Non-Existing Home Sales Miss Expectations, Plunge 14% From Highs, Drop To 18 Month Low - Existing home sales plunged 5.1% (considerably worse than the 4.1% drop expected) to its lowest level in 18 months. This extends the string of missed expectations to 5 months as even the ever-credible NAR chief economist said it was not the weather but "we can’t ignore the ongoing headwinds of tight credit, limited inventory, higher prices and higher mortgage interest rates." First-time homebuyers plunged to a mere 26% of the total - the lowest share on record as all-cash (and spec) investors rose to a record 53% share of sales.

Vital Signs: Home Sales Feel Chill from More than Winter - To no one’s surprise, sales of existing homes fell in wintry January, by a large 5.1% to an annual rate of 4.62 million, the lowest reading in 18 months. The National Association of Realtors said weather was part of the problem—but not the only one. Indeed, the January decline was not a one-off event. Resales have fallen in four of the last five months. “The housing market is clearly underperforming,” said Lawrence Yun, the NAR’s chief economist. So what besides snow is freezing sales? One challenge is higher mortgage rates and rising home prices which have hurt affordability. Another reason is lack of supply, says the NAR. The inventory of homes on the markets rose in January, but still would last only 4.9 months even at January’s winter-hobbled sales pace. These drags will still be around even after the polar vortex goes away.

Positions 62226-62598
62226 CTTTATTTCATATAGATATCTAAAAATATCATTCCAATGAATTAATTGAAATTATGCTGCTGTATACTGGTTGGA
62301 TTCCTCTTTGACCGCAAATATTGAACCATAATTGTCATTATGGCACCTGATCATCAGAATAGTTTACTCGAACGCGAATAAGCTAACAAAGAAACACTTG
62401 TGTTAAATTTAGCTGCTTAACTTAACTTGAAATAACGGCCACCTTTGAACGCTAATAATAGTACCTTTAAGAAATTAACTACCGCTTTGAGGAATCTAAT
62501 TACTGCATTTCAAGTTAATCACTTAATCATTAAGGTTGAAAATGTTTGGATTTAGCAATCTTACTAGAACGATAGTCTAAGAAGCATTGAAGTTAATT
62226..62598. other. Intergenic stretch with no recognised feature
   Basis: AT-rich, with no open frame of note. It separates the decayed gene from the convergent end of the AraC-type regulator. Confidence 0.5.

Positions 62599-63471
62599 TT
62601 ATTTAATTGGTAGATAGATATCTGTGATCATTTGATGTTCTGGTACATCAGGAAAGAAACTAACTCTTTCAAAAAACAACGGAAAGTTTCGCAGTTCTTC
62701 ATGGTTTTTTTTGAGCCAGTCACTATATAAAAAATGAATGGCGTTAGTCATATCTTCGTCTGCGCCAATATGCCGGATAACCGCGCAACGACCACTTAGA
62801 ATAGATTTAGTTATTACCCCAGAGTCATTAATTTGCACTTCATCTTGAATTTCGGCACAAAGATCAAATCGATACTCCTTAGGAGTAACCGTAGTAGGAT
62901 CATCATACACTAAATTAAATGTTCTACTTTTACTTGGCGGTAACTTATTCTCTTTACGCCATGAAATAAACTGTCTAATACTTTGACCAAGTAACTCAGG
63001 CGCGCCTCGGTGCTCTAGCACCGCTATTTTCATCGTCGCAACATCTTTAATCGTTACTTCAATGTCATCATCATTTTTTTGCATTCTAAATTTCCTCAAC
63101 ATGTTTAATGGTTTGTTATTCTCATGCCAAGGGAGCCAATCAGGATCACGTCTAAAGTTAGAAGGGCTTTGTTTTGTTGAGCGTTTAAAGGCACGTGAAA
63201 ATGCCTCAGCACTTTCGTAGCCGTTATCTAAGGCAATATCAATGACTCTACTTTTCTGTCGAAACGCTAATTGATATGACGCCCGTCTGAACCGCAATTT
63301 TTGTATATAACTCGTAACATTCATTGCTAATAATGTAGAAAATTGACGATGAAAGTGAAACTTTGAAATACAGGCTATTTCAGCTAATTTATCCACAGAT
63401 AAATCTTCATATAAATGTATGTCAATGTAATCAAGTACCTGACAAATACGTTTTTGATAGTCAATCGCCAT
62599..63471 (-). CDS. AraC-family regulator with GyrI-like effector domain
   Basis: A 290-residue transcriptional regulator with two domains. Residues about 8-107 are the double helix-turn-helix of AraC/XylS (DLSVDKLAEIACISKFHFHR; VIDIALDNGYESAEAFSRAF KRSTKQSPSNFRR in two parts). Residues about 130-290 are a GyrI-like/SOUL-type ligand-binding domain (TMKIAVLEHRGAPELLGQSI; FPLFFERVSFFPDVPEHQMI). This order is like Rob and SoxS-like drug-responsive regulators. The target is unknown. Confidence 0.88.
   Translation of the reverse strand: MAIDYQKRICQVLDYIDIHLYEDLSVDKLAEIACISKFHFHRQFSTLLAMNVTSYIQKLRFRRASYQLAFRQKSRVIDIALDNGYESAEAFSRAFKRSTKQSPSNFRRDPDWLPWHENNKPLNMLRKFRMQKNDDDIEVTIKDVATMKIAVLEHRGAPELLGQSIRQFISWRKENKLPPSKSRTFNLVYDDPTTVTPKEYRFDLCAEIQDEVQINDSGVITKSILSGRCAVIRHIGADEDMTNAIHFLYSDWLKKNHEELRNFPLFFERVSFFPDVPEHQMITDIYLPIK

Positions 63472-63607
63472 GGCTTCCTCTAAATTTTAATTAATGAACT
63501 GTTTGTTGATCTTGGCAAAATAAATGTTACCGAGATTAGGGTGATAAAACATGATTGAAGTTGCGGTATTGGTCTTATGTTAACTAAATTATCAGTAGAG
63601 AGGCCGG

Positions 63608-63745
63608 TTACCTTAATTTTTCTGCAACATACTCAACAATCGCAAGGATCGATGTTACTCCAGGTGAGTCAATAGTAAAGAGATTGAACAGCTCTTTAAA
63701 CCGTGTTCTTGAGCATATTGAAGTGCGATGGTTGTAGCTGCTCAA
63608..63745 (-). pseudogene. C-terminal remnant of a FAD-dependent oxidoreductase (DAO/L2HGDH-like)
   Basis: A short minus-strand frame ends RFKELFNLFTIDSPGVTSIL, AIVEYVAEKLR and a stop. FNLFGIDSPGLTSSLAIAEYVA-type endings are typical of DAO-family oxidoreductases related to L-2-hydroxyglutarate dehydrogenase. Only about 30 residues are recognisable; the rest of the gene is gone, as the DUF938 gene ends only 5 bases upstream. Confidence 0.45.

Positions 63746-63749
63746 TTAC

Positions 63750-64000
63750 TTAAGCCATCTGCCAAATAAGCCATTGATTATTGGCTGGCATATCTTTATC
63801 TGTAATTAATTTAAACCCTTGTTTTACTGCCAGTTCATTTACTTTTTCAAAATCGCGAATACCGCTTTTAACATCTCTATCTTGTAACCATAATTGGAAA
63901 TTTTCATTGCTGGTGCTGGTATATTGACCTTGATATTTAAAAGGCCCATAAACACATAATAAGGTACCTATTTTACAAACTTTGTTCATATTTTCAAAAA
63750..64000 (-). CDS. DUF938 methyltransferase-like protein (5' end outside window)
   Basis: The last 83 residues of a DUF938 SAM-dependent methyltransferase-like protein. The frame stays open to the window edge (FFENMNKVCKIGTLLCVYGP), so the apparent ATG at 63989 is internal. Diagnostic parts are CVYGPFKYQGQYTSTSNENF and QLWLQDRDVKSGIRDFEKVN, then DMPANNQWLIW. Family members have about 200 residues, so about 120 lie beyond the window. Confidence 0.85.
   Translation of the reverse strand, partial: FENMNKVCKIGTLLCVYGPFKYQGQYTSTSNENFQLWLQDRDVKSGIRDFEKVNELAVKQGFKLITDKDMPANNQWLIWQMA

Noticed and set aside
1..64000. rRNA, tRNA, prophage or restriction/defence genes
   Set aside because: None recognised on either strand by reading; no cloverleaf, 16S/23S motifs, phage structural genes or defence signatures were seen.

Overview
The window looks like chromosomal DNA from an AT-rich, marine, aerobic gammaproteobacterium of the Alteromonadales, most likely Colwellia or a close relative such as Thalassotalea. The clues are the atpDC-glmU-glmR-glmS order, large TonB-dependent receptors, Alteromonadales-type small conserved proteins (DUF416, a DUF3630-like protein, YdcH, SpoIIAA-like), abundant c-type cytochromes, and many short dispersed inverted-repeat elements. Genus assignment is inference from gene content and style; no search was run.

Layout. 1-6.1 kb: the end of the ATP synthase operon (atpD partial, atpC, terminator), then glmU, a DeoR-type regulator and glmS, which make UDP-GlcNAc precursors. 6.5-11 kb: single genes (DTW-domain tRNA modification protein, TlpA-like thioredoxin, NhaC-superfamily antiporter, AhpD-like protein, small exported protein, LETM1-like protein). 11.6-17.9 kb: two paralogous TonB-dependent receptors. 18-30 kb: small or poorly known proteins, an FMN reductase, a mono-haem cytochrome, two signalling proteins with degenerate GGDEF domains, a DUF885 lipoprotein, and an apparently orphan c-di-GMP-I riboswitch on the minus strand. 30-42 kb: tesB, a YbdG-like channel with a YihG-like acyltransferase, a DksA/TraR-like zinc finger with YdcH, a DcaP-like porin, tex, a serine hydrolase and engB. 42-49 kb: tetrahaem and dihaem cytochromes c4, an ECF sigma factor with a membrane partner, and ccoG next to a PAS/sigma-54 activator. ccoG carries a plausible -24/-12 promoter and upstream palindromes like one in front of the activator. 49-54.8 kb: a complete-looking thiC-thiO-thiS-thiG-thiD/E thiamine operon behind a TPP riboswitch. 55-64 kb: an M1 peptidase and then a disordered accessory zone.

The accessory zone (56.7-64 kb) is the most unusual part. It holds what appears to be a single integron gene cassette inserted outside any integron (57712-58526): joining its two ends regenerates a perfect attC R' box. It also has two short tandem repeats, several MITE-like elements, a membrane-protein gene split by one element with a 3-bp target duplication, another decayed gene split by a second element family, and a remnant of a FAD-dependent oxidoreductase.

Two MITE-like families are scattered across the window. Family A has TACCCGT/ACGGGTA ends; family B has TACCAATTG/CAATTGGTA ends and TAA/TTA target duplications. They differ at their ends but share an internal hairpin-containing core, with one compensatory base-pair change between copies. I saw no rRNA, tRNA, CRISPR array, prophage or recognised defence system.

Student debt may hurt housing recovery by hampering first-time buyers - The growing student loan burden carried by millions of Americans threatens to undermine the housing recovery’s momentum by discouraging, or even blocking, a generation of potential buyers from purchasing their first homes. Recent improvements in the housing market have been fueled largely by investors who snapped up homes in the past few years. But that demand is waning as prices climb and mortgage rates rise. An analysis by the Mortgage Bankers Association found that loan applications for home purchases have slipped nearly 20 percent in the past four months compared with the same period a year earlier.First-time buyers, the bedrock of the housing market, are not stepping up to fill the void. They have accounted for nearly a third of home purchases over the past year, well below the historical norm, industry figures show. The trend has alarmed some housing experts, who suspect that student loan debt is partly to blame. That debt has tripled from a decade earlier, to more than $1 trillion, while wages for young college graduates have dropped. The fear is that many young adults can no longer save for a down payment or qualify for a mortgage, impeding the housing market and the overall economy, which relies heavily on the housing sector for growth, regulators and mortgage industry experts said. “This is a huge issue for us,” said David H. Stevens, chief executive of the Mortgage Bankers Association. “Student debt trumps all other consumer debt. It’s going to have an extraordinary dampening effect on young peoples’ ability to borrow for a home, and that’s going to impact the housing market and the economy at large.”